description: Heat shock factors (HSFs) are the master regulators of transcription under protein-damaging conditions, acting in an environment where the overall transcription is silenced. We determined the genomewide transcriptional program that is rapidly provoked by HSF1 and HSF2 under acute stress in human cells. Our results revealed the molecular mechanisms that maintain cellular homeostasis, including HSF1-driven induction of polyubiquitin genes, as well as HSF1- and HSF2-mediated expression patterns of cochaperones, transcriptional regulators, and signaling molecules. We characterized the genomewide transcriptional response to stress also in mitotic cells where the chromatin is tightly compacted. We found a radically limited binding and transactivating capacity of HSF1, leaving mitotic cells highly susceptible to proteotoxicity. In contrast, HSF2 occupied hundreds of loci in the mitotic cells and localized to the condensed chromatin also in meiosis. These results highlight the importance of the cell cycle phase in transcriptional responses and identify the specific mechanisms for HSF1 and HSF2 in transcriptional orchestration. Moreover, we propose that HSF2 is an epigenetic regulator directing transcription throughout cell cycle progression.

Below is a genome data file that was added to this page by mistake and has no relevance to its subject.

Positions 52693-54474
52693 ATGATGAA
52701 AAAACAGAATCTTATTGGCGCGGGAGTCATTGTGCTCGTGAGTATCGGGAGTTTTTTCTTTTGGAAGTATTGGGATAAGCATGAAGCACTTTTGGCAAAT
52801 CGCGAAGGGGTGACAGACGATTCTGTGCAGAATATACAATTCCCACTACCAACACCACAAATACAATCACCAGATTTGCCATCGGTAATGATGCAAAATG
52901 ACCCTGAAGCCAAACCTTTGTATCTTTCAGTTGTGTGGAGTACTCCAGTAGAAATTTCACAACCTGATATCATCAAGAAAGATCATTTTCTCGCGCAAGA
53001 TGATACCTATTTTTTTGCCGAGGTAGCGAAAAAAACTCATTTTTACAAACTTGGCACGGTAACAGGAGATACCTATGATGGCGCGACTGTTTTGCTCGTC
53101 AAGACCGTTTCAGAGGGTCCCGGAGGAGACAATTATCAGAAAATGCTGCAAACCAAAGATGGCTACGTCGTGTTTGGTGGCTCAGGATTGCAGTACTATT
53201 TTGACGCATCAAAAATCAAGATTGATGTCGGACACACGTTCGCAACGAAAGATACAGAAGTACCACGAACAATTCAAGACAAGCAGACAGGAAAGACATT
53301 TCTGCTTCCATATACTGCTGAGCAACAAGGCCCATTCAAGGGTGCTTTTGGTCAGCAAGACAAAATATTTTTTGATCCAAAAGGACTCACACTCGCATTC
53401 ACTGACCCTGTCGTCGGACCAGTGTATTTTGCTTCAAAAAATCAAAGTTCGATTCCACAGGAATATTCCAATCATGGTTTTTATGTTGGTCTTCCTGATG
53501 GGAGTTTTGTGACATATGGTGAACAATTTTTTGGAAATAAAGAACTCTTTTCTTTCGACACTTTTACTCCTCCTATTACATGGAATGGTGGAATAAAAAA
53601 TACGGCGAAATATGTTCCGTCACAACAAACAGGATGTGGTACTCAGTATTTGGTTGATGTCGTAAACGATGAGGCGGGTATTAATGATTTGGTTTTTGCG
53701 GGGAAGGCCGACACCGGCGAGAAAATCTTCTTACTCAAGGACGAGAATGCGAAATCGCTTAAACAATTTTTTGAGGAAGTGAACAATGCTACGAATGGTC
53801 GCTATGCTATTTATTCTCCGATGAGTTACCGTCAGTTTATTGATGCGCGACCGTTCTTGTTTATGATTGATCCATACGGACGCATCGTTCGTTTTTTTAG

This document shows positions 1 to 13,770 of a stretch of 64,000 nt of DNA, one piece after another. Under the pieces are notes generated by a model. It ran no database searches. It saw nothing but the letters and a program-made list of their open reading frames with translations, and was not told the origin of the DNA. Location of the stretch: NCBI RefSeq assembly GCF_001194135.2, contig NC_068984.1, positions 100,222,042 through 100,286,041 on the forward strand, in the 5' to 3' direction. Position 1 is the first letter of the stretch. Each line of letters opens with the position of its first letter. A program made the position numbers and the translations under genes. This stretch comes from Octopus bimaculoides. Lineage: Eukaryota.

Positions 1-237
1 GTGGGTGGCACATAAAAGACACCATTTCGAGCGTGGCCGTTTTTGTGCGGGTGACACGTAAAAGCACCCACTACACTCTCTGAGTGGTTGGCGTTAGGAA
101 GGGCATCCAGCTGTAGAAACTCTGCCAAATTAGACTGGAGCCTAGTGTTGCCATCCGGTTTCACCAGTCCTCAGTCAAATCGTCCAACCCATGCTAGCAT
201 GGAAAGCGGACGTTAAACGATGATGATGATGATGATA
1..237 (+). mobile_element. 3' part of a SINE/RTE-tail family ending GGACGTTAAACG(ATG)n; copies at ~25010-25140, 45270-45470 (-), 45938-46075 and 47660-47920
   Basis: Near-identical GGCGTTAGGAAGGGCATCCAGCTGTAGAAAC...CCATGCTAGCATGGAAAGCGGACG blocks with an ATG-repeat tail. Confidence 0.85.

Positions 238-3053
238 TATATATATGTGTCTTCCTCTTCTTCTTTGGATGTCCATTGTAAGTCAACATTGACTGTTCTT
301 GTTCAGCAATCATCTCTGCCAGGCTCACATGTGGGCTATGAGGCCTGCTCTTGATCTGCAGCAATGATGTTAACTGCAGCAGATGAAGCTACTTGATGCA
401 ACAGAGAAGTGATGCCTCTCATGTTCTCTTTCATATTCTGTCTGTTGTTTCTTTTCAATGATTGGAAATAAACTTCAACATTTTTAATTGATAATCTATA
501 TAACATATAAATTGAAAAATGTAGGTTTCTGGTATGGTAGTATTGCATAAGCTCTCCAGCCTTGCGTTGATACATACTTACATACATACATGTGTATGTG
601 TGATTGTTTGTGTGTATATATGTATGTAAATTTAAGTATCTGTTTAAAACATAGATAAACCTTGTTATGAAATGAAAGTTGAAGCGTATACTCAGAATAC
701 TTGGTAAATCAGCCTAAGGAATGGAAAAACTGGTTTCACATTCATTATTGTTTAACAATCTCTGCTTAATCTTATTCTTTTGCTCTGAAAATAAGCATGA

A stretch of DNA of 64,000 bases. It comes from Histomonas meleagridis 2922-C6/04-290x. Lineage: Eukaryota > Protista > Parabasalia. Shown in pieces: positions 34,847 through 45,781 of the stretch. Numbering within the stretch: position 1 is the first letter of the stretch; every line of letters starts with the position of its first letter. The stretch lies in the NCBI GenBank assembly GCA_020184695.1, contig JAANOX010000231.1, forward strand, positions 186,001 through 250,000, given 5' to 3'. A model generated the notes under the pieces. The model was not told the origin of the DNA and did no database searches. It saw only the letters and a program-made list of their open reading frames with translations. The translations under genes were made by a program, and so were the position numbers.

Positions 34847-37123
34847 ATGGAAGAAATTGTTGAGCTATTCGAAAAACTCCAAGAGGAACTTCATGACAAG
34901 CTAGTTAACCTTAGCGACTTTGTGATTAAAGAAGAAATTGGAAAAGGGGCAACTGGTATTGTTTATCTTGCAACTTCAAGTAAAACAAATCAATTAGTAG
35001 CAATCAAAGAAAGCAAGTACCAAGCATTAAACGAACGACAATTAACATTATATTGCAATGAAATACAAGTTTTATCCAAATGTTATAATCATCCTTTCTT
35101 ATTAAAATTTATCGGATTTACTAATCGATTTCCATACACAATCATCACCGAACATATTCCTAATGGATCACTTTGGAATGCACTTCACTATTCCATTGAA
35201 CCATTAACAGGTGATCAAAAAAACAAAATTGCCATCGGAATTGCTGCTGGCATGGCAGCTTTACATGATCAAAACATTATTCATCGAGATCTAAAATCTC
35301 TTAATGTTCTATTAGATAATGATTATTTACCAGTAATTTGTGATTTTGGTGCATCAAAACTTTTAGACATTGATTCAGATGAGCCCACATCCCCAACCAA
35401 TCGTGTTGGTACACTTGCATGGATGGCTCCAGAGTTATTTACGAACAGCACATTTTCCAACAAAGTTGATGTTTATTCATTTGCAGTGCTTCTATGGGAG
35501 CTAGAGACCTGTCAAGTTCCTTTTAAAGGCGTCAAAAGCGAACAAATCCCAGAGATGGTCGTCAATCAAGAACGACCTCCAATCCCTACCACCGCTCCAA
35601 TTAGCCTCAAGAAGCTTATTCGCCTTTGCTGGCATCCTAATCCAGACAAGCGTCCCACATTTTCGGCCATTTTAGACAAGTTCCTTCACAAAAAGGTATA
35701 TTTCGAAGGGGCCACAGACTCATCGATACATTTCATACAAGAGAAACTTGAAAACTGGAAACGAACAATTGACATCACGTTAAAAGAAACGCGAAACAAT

language: eng
source:
identifier: E-ISSN: 1091-6490 ; DOI: 10.1073/pnas.1305275110
fulltext: fulltext
issn:
  • 10916490
  • 1091-6490
url: Link


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titleTranscriptional response to stress in the dynamic chromatin environment of cycling and mitotic cells.
creatorVihervaara, Anniina ; Sergelius, Christian ; Vasara, Jenni ; Blom, Malin A H ; Elsing, Alexandra N ; Roos-Mattjus, Pia ; Sistonen, Lea
contributorVihervaara, Anniina (correspondence author) ; Vihervaara, Anniina (record owner)
ispartofProceedings of the National Academy of Sciences of the United States of America, September 3, 2013, Vol.110(36), pp.E3388-E3397
identifierE-ISSN: 1091-6490 ; DOI: 10.1073/pnas.1305275110